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Install XP in 5 hours

Is Windows XP that bad? Or is Mark Pilgrim just an idiot?

Canadian Bacon
Sunday, August 22, 2004

For me, a normal install for WinXP w/ SP1 is about an hour, maybe a couple minutes more for patching.

Sunday, August 22, 2004

After reading the article, yes he is an idiot.  However, it does take a while to install Winodws, even you if you are not an idiot.  I've done several installations over the last couple of years and my experience with XP has been:

Actual installation: 25 minutes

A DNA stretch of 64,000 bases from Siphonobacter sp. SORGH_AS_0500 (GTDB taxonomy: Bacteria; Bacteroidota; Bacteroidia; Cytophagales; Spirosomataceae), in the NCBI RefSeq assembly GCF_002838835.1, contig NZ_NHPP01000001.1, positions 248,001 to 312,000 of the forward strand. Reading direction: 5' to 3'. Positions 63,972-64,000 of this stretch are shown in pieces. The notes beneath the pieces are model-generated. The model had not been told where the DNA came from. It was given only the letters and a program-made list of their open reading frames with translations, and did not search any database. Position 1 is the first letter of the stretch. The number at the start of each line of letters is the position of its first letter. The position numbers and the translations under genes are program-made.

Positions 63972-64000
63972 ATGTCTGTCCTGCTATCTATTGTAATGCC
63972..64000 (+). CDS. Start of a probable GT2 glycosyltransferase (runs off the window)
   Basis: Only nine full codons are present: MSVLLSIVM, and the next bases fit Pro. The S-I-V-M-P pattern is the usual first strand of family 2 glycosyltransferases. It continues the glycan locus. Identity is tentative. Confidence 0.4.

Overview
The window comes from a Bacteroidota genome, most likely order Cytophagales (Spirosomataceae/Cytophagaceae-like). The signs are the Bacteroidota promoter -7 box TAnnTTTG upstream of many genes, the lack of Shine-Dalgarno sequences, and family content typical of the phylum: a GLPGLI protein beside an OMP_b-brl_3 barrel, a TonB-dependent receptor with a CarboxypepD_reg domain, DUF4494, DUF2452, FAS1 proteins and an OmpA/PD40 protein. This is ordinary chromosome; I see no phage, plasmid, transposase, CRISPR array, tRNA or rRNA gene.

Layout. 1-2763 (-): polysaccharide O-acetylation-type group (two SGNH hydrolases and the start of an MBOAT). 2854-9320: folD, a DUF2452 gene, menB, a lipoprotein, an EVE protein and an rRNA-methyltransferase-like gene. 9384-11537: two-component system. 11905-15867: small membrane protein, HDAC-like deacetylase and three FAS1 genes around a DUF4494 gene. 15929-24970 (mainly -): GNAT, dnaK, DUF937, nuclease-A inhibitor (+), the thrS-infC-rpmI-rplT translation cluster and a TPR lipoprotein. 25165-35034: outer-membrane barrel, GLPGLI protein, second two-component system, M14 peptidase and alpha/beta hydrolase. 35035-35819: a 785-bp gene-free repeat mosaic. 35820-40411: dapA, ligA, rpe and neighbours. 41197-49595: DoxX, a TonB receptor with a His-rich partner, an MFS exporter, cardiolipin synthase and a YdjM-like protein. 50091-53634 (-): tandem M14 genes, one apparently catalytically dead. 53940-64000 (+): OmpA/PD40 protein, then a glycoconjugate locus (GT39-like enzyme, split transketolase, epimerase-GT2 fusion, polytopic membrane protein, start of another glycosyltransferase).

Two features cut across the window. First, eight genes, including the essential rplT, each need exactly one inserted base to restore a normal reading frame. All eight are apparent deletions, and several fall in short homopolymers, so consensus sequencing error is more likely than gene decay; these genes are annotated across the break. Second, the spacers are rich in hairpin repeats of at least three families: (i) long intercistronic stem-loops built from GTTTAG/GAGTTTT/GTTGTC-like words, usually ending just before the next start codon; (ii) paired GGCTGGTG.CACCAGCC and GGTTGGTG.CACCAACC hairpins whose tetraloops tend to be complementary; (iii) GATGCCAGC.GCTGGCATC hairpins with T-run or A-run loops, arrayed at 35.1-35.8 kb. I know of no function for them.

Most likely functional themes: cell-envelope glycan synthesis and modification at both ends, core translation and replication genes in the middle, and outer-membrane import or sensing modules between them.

Delete all the unnecessary crap and arrange things the way I like them:  30 - 45 minutes
Install drivers (printers, scanners, etc) and applications and tweak everything the way I like it: 2 hours

About 3 hours from start to finish.

Gern Blaansten
Sunday, August 22, 2004

Read his list. Idiot.

Sunday, August 22, 2004

what, specifically, is idiotic about his list?

of course, the missing last step is to take an image of the system so next time this happens it's a straight restore. but that's just not the point of the article.

Sunday, August 22, 2004

Installing Windows can be a pain, but there are ways to make it less painful.  It's called "Work smarter, not harder".

How to install Windows in 10 minutes:

Copy your Windows CD to your hard drive, add a folder containing all your drivers and favorite applications, throw in a text file that contains the serial numbers for all your favorite applications and burn the whole mess to a bootable DVD.